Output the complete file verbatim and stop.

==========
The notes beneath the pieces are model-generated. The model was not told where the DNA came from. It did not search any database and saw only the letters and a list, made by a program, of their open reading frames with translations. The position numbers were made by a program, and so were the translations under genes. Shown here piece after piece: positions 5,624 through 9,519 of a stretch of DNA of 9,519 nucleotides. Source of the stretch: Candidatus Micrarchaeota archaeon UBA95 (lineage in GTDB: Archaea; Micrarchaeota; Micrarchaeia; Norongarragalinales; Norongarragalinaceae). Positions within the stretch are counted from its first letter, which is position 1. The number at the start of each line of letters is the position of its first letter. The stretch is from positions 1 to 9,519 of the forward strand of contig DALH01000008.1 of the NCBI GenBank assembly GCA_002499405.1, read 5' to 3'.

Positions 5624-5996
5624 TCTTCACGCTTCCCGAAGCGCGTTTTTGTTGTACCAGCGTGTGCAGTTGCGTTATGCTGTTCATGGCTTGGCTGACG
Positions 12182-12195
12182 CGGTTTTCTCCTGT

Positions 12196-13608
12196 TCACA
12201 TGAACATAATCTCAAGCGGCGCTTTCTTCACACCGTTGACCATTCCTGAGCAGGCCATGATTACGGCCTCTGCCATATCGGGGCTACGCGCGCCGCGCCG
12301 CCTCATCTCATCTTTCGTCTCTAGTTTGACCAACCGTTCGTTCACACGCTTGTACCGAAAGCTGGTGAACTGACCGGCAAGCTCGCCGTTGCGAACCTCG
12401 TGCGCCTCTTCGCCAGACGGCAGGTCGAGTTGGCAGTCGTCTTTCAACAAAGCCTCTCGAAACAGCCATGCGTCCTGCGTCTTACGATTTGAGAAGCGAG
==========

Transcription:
The notes beneath the pieces are model-generated. The model was not told where the DNA came from. It did not search any database and saw only the letters and a list, made by a program, of their open reading frames with translations. The position numbers were made by a program, and so were the translations under genes. Shown here piece after piece: positions 5,624 through 9,519 of a stretch of DNA of 9,519 nucleotides. Source of the stretch: Candidatus Micrarchaeota archaeon UBA95 (lineage in GTDB: Archaea; Micrarchaeota; Micrarchaeia; Norongarragalinales; Norongarragalinaceae). Positions within the stretch are counted from its first letter, which is position 1. The number at the start of each line of letters is the position of its first letter. The stretch is from positions 1 to 9,519 of the forward strand of contig DALH01000008.1 of the NCBI GenBank assembly GCA_002499405.1, read 5' to 3'.

Positions 5624-5996
5624 TCTTCACGCTTCCCGAAGCGCGTTTTTGTTGTACCAGCGTGTGCAGTTGCGTTATGCTGTTCATGGCTTGGCTGACG
Positions 12182-12195
12182 CGGTTTTCTCCTGT

Positions 12196-13608
12196 TCACA
12201 TGAACATAATCTCAAGCGGCGCTTTCTTCACACCGTTGACCATTCCTGAGCAGGCCATGATTACGGCCTCTGCCATATCGGGGCTACGCGCGCCGCGCCG
12301 CCTCATCTCATCTTTCGTCTCTAGTTTGACCAACCGTTCGTTCACACGCTTGTACCGAAAGCTGGTGAACTGACCGGCAAGCTCGCCGTTGCGAACCTCG
12401 TGCGCCTCTTCGCCAGACGGCAGGTCGAGTTGGCAGTCGTCTTTCAACAAAGCCTCTCGAAACAGCCATGCGTCCTGCGTCTTACGATTTGAGAAGCGAG